Description: The development of phosphate sensors suitable for long-term in situ deployments in natural waters, is essential to improve our understanding of the distribution, fluxes, and biogeochemical role of this key nutrient in a changing ocean. Here, we describe the optimization of the molybdenum blue method for in situ work using a lab-on-chip (LOC) analyzer and evaluate its performance in the laboratory and at two contrasting field sites. The in situ performance of the LOC sensor is evaluated using hourly time-series data from a 56-day trial in Southampton Water (UK), as well as a month-long deployment in the subtropical oligotrophic waters of Kaneohe Bay (Hawaii, USA). In Kaneohe Bay, where phosphate concentrations were characteristic of the dry season (0.13 ± 0.03 μM, n = 704), the in situ sensor accuracy was 16 ± 12% and a potential diurnal cycle in phosphate concentrations was observed. In Southampton Water, the sensor data (1.02 ± 0.40 μM, n = 1,267) were accurate to ±0.10 μM relative to discrete reference samples. Hourly in situ monitoring revealed striking tidal and storm derived fluctuations in phosphate concentrations in Southampton Water that would not have been captured via discrete sampling. We show the impact of storms on phosphate concentrations in Southampton Water is modulated by the spring-neap tidal cycle and that the 10-fold decline in phosphate concentrations observed during the later stages of the deployment was consistent with the timing of a spring phytoplankton bloom in the English Channel. Under controlled laboratory conditions in a 250 L tank, the sensor demonstrated an accuracy and precision better than 10% irrespective of the salinity (0–30), turbidity (0–100 NTU), colored dissolved organic matter (CDOM) concentration (0–10 mg/L), and temperature (5–20°C) of the water (0.3–13 μM phosphate) being analyzed. This work demonstrates that the LOC technology is mature enough to quantify the influence of stochastic events on nutrient budgets and to elucidate the role of phosphate in regulating phytoplankton productivity and community composition in estuarine and coastal regimes.
    Type: Article , PeerReviewed , info:eu-repo/semantics/article
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  • 5
    Publication Date: 2017-12-19
    Description: The oceans are a major sink for anthropogenic atmospheric carbon dioxide, and the uptake causes changes to the marine carbonate system and has wide ranging effects on flora and fauna. It is crucial to develop analytical systems that allow us to follow the increase in oceanic pCO(2) and corresponding reduction in pH. Miniaturised sensor systems using immobilised fluorescence indicator spots are attractive for this purpose because of their simple design and low power requirements. The technology is increasingly used for oceanic dissolved oxygen measurements. We present a detailed method on the use of immobilised fluorescence indicator spots to determine pH in ocean waters across the pH range 7.6-8.2. We characterised temperature (-0.046 pH/degrees C from 5 to 25 degrees C) and salinity dependences (-0.01 pH/psu over 5-35), and performed a preliminary investigation into the influence of chlorophyll on the pH measurement. The apparent pK(a) of the sensor spots was 6.93 at 20 degrees C. A drift of 0.00014 R (ca. 0.0004 pH, at 25 degrees C, salinity 35) was observed over a 3 day period in a laboratory based drift experiment. We achieved a precision of 0.0074 pH units, and observed a drift of 0.06 pH units during a test deployment of 5 week duration in the Southern Ocean as an under way surface ocean sensor, which was corrected for using certified reference materials. The temperature and salinity dependences were accounted for with the algorithm, R = (0.00034 - 0.17.pH + 0.15.S-2 + 0.0067.T - 0.0084.S) . 1.075. This study provides a first step towards a pH optode system suitable for autonomous deployment. The use of a short duration low power illumination (LED current 0.2 mA, 5 mu s illumination time) improved the lifetime and precision of the spot. Further improvements to the pH indicator spot operations include regular application of certified reference materials for drift correction and cross-calibration against a spectrophotometric pH system. Desirable future developments should involve novel fluorescence spots with improved response time and apparent pK(a) values closer to the pH of surface ocean waters.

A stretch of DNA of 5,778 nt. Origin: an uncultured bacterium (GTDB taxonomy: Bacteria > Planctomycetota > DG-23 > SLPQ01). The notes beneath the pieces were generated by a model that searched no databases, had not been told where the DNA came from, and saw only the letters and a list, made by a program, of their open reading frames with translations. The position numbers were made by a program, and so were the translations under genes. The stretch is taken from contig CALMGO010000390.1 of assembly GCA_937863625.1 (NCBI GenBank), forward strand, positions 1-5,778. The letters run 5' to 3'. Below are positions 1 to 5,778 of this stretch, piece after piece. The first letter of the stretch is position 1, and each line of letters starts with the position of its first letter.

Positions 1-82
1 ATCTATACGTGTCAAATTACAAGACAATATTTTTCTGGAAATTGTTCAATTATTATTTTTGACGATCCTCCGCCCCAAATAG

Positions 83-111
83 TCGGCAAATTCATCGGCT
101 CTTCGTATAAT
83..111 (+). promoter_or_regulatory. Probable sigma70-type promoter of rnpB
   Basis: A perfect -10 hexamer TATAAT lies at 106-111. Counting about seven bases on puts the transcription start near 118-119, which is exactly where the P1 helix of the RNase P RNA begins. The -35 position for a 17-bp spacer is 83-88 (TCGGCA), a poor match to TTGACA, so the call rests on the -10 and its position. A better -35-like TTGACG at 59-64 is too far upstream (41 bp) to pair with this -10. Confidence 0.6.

Type: Article , PeerReviewed
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  • 6
    Publication Date: 2019-09-23